The one-liner for those that don’t have the time to go through the slides is something like this: I believe that although mobile has been held up as THE NEXT BIG THING for some time, we are reaching a kind of “perfect storm” of conditions where it is at last becoming a viable reality for many users and therefore something for institutions to think about, too.

This is as much to do with effective marketing and consciousness raising as it is to do with device or network capability: if you’ve tried buying a mobile phone in the last year or two, you will have been offered mobile internet; if you go to a mobile phone company website today, you’ll see smartphones, dongles and internet on the go on their homepage. It would be very hard to miss this kind of marketing push. Couple this with the radical improvement of mobile content, the beginnings of location-based services and the increasing speeds and capability of a “normal” mobile device, and it seems pretty clear that we’re on the cusp of something pretty big.

If you’re in any doubt, check out slides 25-35 of the presentation that Dan Zambonini and I did at DISH 2009, which have some interesting figures on changing mobile usage. With device replacements happening on average every 14 months, even the old-school phones that don’t support mobile internet won’t be here for much longer.

With this level of exposure, it’s obvious that museums and other cultural heritage institutions are going to be following along and getting excited about mobile, either building iPhone apps or creating mobile versions of their sites.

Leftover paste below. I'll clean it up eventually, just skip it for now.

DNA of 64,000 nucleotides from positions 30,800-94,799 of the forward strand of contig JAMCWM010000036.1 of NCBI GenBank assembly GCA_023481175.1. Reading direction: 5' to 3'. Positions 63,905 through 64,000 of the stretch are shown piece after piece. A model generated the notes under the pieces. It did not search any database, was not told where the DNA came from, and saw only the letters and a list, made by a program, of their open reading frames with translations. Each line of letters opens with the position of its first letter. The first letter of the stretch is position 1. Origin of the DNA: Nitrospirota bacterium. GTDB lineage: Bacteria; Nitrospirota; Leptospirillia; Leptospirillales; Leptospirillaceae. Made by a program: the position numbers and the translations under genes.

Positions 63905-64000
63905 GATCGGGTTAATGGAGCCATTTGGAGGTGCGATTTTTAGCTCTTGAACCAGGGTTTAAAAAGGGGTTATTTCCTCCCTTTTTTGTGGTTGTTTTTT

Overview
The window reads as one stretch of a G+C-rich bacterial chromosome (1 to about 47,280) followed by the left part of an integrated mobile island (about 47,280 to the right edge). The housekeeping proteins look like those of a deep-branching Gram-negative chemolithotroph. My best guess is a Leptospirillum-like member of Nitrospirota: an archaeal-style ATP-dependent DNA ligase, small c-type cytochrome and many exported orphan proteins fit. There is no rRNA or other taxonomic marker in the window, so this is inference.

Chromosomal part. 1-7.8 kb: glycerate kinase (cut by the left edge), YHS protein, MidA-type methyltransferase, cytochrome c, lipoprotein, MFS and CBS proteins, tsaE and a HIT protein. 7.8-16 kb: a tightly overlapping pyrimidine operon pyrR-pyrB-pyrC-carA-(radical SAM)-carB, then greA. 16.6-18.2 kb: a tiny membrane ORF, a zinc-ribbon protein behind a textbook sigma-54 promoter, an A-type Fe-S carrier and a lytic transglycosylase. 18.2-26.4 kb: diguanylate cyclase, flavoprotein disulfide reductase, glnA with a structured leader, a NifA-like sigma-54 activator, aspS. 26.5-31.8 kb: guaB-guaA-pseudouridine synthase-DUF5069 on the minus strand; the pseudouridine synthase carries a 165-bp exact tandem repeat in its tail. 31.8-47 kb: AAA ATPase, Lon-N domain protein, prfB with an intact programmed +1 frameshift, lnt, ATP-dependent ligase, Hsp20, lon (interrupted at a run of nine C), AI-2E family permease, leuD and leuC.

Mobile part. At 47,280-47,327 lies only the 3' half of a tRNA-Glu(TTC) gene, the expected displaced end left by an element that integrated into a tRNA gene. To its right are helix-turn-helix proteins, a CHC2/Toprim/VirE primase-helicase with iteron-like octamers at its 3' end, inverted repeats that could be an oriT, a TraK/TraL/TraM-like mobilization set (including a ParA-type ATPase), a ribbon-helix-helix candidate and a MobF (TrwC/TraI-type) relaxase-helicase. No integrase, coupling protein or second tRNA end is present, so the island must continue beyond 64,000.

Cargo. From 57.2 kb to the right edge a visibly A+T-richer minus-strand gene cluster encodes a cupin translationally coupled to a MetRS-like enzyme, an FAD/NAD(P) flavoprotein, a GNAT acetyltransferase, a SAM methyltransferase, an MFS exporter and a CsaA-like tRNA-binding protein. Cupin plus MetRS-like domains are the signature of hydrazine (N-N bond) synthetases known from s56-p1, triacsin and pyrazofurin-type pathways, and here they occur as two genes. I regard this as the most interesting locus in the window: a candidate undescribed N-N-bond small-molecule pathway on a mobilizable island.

While it is excellent to see innovation in this field, I’m slightly underwhelmed by some of the mobile offerings starting to appear that seem to be more “because we can” rather than “because we should”, in particular the current trend (and I’m deliberately not giving any examples – you can go find them yourself!) for “mobile collections search”.

It seems to me that the single mantra which should surround any mobile web development project right from the start is something like “never forget: the mobile browsing experience is far, far inferior to the desktop browsing experience”.

Browsing a mobile website is generally not a fun time. You don’t relax when you’re browsing on a mobile; you don’t lose yourself in the content: you’re there in sit forward mode, and you want to do one of two things:

  1. find some information and get out as quickly as you can
  2. use the capability of the “mobile” bit of the experience to do something…well, “mobile”

The first point is a no-brainer, IMO. Consider when and how I might choose to browse a museum website on my mobile. The answer is not “in my living room at home” – if I’m there, I’ll go find my laptop and have a far easier and more pleasurable experience in sit back mode. The answer probably is (and don’t shout at me for being obvious..) but when I’m mobile. I’m out and about, wondering what to do at lunchtime, thinking about whether a museum is open or where I can get tickets or how to get there. I’m not on WIFI, and I want the information as quickly and as seamlessly as possible. I don’t want images, I don’t want interaction, I want information. And I want it right now. And – this is the painful bit – I really, really don’t want to browse the collections. Why would I want a second-rate experience of browsing content using a 2″ screen, some clumsy non-mouse interaction touchpoints and a slow connection? And – more to the point – why would I possibly want to stand in the street (being mobile…) and look at museum collections? I don’t*.